The Other History of the DC Universe has lived up to its title, bringing a grounding realism to the superhero icons we know and love and giving insight into what it's like for those living in a world with larger-than-life beings who can bend steel and deflect bullets. While issue #1 focused on Jefferson Pierce, issue #2 focuses on Malcolm Duncan and Karen Beecher, and because of all their dealings with the Titans throughout their superhero careers, artist Giuseppe Camuncoli had the chance to put his own spin on some legendary moments and characters from DC history. ComicBook.com had the chance to speak to Camuncoli all about the issue, including that perfect first-page encapsulation of Mal and Karen's relationship.
"First of all, thanks. It seemed like the only way to open this issue, given the text, was to introduce these two characters in their most common look, and then juxtapose all of their different incarnations during the years," Camuncoli said. "I went for splashes as frames, as I thought it was a cool way to depict these variations blooming around them like flowers of sorts. The thing I enjoyed the most, being quite unfamiliar with these two characters, was to discover what they both went through over the years, and illustrating their path, which is forever intertwined."
Throughout the story, we see Mal's look change several times as he takes on new identities and at times returns to old ones, including his Hornblower and Guardian suits, so we had to know which one ended up being Camuncoli's favorite.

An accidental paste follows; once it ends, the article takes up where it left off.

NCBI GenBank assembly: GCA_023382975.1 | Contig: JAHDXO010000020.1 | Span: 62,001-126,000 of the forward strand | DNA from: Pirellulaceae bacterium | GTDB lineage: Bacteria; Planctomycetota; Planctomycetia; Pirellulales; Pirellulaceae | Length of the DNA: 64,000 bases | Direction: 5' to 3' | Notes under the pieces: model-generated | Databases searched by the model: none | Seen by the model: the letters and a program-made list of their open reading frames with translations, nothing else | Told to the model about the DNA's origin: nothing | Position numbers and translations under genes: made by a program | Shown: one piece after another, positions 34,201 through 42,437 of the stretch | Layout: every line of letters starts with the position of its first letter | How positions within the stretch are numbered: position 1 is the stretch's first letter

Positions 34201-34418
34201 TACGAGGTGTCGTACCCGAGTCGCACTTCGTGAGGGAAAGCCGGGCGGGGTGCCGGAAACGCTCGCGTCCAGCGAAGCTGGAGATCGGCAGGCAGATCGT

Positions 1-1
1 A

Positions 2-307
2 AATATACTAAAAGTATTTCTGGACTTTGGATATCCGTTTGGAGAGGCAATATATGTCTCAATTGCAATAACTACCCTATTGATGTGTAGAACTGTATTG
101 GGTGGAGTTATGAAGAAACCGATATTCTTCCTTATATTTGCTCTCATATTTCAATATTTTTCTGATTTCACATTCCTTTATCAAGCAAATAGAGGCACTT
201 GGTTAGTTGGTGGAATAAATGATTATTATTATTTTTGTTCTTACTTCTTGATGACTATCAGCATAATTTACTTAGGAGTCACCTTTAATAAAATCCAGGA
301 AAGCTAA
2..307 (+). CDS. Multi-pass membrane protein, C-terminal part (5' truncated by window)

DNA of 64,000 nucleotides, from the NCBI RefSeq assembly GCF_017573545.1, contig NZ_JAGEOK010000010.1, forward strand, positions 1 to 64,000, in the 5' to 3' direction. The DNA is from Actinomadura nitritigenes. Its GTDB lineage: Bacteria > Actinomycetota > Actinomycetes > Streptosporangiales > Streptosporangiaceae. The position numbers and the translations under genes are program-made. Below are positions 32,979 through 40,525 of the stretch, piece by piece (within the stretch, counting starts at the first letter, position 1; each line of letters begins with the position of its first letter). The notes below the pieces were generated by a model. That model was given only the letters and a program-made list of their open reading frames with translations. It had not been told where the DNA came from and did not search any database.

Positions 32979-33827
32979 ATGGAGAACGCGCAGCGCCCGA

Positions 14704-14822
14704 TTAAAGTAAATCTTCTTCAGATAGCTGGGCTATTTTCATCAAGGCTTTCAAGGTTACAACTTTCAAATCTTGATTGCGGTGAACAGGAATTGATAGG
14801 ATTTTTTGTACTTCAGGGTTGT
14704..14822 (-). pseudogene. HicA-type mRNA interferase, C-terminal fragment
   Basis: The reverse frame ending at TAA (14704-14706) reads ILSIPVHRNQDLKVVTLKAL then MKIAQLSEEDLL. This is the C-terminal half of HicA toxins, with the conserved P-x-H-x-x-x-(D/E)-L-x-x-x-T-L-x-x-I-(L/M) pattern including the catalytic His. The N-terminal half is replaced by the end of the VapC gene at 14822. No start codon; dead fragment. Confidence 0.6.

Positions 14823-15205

"Definitely the Guardian suit," Camuncoli said. "Mostly because it's the less absurd, and the one that still looks quite alright to these modern days of ours, but most possibly because I think I was first introduced to Guardian during the John Byrne run on Superman, which I totally loved as a kid!"
In addition to Mal and Karen's various suits, Camuncoli worked with plenty of classic Titans costumes, and one, in particular, stood above the rest. "I had definitely a lot of fun with the original Cyborg - it's such a great design by the amazing George Pérez, and it was very cool to draw."
While superheroes are of course a big part of the series, it's really the humanity and struggles of the people under the masks that make this book so special, and maintaining that balance was a challenge at times.
"Well, I guess there are two big challenges here: trying to make it look real, coming from a world of superbeings that do crazy, over the top stuff, and trying to do justice to the masterfully crafted moments of intimacy, struggle, doubt, and humanity that John wrote so well in his text," Camuncoli said. "It came quite natural since the beginning, though, and this is mostly due, again, to John's words."
One such example of that in action is when Karen is telling the story of Mal being beaten by a White Pride gang. There's a lot of text, but you end up getting swept up in all the anger and pain of that experience because of how this scene is laid out and visually conveyed, and there wasn't a lot of back and forth once that initial vision of the scene came into view.
"Again, thank you so much. No, almost every page and sequence was approved right away," Camuncoli said. "I tried to delve in a very careful and attentive way through the massive amount of references that John and the editors shared with me, but once again I was very easily driven in my renditions by John's powerful words. Reading the text and looking at the source material has been an awesome experience of putting the pieces of the puzzle together, and yet trying to show a different angle to it."